ICD-10 Diagnosis Code C44.20

Unsp malignant neoplasm skin/ ear and external auric canal

Diagnosis Code C44.20

ICD-10: C44.20
Short Description: Unsp malignant neoplasm skin/ ear and external auric canal
Long Description: Unspecified malignant neoplasm of skin of ear and external auricular canal
This is the 2018 version of the ICD-10-CM diagnosis code C44.20

Not Valid for Submission
The code C44.20 is a "header" and not valid for submission for HIPAA-covered transactions.

Code Classification
  • Neoplasms (C00–D48)
    • Melanoma and other malignant neoplasms of skin (C43-C44)
      • Other and unspecified malignant neoplasm of skin (C44)

Table of Neoplasms

The code C44.20 is included in the table of neoplasms by anatomical site. For each site there are six possible code numbers according to whether the neoplasm in question is malignant, benign, in situ, of uncertain behavior, or of unspecified nature. The description of the neoplasm will often indicate which of the six columns is appropriate.

Where such descriptors are not present, the remainder of the Index should be consulted where guidance is given to the appropriate column for each morphological (histological) variety listed. However, the guidance in the Index can be overridden if one of the descriptors mentioned above is present.

The Tabular must be reviewed for the complete diagnosis code.

Neoplasm, neoplastic Malignant
Primary
Malignant
Secondary
CaInSitu Benign Uncertain
Behavior
Unspecified
Behavior
»auditory
C44.20C79.2D04.2D23.2D48.5D49.2
»auditory
  »canal (external) (skin)
C44.20C79.2D04.2D23.2D48.5D49.2
»auricle, ear [See Also: Neoplasm, skin, ear]
C44.20C79.2D04.2D23.2D48.5D49.2
»auricular canal (external) [See Also: Neoplasm, skin, ear]
C44.20C79.2D04.2D23.2D48.5D49.2
»canal
  »auditory (external) [See Also: Neoplasm, skin, ear]
C44.20C79.2D04.2D23.2D48.5D49.2
»canal
  »auricular (external) [See Also: Neoplasm, skin, ear]
C44.20C79.2D04.2D23.2D48.5D49.2
»concha [See Also: Neoplasm, skin, ear]
C44.20C79.2D04.2D23.2D48.5D49.2
»ear (external) [See Also: Neoplasm, skin, ear]
C44.20C79.2D04.2D23.2D48.5D49.2
»ear (external) [See Also: Neoplasm, skin, ear]
  »auricle or auris [See Also: Neoplasm, skin, ear]
C44.20C79.2D04.2D23.2D48.5D49.2
»ear (external) [See Also: Neoplasm, skin, ear]
  »canal, external [See Also: Neoplasm, skin, ear]
C44.20C79.2D04.2D23.2D48.5D49.2
»ear (external) [See Also: Neoplasm, skin, ear]
  »external meatus [See Also: Neoplasm, skin, ear]
C44.20C79.2D04.2D23.2D48.5D49.2
»ear (external) [See Also: Neoplasm, skin, ear]
  »lobule [See Also: Neoplasm, skin, ear]
C44.20C79.2D04.2D23.2D48.5D49.2
»ear (external) [See Also: Neoplasm, skin, ear]
  »skin
C44.20C79.2D04.2D23.2D48.5D49.2
»earlobe
C44.20C79.2D04.2D23.2D48.5D49.2
»external
C44.20C79.2D04.2D23.2D48.5D49.2
»external
  »meatus (ear) [See Also: Neoplasm, skin, ear]
C44.20C79.2D04.2D23.2D48.5D49.2
»helix [See Also: Neoplasm, skin, ear]
C44.20C79.2D04.2D23.2D48.5D49.2
»meatus external (ear) [See Also: Neoplasm, skin, ear]
C44.20C79.2D04.2D23.2D48.5D49.2
»pinna (ear) NEC [See Also: Neoplasm, skin, ear]
C44.20C79.2D04.2D23.2D48.5D49.2
»skin NOS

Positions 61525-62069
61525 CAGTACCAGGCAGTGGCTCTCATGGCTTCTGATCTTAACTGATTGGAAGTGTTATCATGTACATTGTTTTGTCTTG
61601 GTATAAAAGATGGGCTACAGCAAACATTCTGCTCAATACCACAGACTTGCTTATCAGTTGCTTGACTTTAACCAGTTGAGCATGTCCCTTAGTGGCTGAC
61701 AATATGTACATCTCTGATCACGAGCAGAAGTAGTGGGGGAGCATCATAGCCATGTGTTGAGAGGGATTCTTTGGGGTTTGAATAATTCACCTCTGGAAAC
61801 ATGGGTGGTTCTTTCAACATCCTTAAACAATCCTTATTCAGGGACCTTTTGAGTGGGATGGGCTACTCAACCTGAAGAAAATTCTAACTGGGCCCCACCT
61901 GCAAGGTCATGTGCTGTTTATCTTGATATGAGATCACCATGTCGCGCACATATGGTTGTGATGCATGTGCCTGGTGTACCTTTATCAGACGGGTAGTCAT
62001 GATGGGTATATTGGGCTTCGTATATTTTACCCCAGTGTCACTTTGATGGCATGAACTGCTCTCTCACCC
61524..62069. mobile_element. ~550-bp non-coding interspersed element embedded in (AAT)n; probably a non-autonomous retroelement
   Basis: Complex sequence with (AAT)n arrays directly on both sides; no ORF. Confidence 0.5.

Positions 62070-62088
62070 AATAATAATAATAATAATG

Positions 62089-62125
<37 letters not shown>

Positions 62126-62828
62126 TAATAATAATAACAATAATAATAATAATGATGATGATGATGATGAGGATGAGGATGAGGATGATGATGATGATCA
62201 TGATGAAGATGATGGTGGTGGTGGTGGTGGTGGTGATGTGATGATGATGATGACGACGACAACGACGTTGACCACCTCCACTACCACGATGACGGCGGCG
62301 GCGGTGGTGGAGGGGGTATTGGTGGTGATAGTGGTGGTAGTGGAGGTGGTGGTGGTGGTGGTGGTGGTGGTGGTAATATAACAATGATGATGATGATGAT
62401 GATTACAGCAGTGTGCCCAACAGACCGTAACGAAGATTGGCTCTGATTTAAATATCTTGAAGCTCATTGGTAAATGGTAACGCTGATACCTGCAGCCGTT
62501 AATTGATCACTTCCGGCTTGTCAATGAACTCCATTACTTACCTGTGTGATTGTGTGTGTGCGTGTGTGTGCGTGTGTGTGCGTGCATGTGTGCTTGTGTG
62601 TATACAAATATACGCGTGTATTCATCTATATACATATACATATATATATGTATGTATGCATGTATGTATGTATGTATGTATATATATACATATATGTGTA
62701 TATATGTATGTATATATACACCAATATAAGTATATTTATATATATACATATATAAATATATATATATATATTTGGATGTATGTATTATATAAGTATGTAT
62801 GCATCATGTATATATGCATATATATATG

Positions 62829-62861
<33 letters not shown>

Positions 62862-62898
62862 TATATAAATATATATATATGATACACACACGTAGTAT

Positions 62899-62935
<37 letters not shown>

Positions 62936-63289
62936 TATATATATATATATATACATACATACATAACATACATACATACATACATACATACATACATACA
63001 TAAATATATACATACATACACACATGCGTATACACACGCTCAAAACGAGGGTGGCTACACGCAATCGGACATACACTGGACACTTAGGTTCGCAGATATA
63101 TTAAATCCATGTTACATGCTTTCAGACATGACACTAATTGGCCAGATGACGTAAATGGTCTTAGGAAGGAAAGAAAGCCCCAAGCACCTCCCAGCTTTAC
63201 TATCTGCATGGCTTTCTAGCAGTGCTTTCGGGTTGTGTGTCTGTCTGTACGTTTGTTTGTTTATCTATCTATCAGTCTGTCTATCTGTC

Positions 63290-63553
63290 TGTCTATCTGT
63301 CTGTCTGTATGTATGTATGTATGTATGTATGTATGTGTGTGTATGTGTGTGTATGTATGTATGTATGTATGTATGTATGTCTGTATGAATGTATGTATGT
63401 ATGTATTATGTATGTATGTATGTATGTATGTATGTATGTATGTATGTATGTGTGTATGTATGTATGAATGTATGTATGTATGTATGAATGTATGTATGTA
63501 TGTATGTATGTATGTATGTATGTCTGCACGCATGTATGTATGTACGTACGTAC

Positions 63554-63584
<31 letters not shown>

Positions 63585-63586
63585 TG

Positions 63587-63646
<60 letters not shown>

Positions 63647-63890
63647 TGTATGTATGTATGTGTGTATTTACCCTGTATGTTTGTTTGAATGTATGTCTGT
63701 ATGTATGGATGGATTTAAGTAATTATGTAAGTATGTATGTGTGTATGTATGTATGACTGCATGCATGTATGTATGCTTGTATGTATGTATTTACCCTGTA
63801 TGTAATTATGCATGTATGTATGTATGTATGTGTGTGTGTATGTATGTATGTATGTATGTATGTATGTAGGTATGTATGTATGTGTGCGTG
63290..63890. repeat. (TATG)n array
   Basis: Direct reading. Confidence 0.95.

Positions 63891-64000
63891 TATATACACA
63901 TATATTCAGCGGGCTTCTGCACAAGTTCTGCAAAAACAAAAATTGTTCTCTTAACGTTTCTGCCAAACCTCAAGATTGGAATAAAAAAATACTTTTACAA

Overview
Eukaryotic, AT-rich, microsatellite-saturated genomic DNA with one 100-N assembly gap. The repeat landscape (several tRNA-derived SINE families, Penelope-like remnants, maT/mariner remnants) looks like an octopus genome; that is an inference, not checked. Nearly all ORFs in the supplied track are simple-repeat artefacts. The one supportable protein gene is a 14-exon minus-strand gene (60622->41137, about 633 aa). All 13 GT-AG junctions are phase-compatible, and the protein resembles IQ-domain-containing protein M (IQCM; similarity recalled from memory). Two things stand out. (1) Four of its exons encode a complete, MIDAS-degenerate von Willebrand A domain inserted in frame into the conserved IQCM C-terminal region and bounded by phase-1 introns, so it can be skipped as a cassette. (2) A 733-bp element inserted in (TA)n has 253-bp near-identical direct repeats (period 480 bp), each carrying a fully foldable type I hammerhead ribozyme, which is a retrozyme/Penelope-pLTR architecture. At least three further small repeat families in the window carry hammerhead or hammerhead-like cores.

»auditory canal (external) [See Also: Neoplasm, skin, ear]
C44.20C79.2D04.2D23.2D48.5D49.2
»skin NOS
  »auricle (ear) [See Also: Neoplasm, skin, ear]
C44.20C79.2D04.2D23.2D48.5D49.2
»skin NOS
  »auricular canal (external) [See Also: Neoplasm, skin, ear]
C44.20C79.2D04.2D23.2D48.5D49.2
»skin NOS
  »concha [See Also: Neoplasm, skin, ear]
C44.20C79.2D04.2D23.2D48.5D49.2
»skin NOS
  »ear (external)
C44.20C79.2D04.2D23.2D48.5D49.2
»skin NOS
  »helix [See Also: Neoplasm, skin, ear]
C44.20C79.2D04.2D23.2D48.5D49.2
»skin NOS
  »meatus, acoustic (external) [See Also: Neoplasm, skin, ear]
C44.20C79.2D04.2D23.2D48.5D49.2
»skin NOS
  »pinna [See Also: Neoplasm, skin, ear]
C44.20C79.2D04.2D23.2D48.5D49.2
»skin NOS
  »tragus [See Also: Neoplasm, skin, ear]
C44.20C79.2D04.2D23.2D48.5D49.2
»tragus [See Also: Neoplasm, skin, ear]
C44.20C79.2D04.2D23.2D48.5D49.2

Information for Patients


Skin Cancer

Skin cancer is the most common form of cancer in the United States. The two most common types are basal cell cancer and squamous cell cancer. They usually form on the head, face, neck, hands, and arms. Another type of skin cancer, melanoma, is more dangerous but less common.

Anyone can get skin cancer, but it is more common in people who

  • Spend a lot of time in the sun or have been sunburned
  • Have light-colored skin, hair and eyes
  • Have a family member with skin cancer
  • Are over age 50

You should have your doctor check any suspicious skin markings and any changes in the way your skin looks. Treatment is more likely to work well when cancer is found early. If not treated, some types of skin cancer cells can spread to other tissues and organs. Treatments include surgery, radiation therapy, chemotherapy, photodynamic therapy (PDT), and biologic therapy. PDT uses a drug and a type of laser light to kill cancer cells. Biologic therapy boosts your body's own ability to fight cancer.

NIH: National Cancer Institute

  • Basal cell carcinoma (Medical Encyclopedia)
  • Mohs micrographic surgery (Medical Encyclopedia)
  • Skin lesion biopsy (Medical Encyclopedia)
  • Skin self-exam (Medical Encyclopedia)
  • Squamous cell skin cancer (Medical Encyclopedia)
  • What to Know about External Beam Radiation Therapy - NIH - Easy-to-Read (National Cancer Institute)


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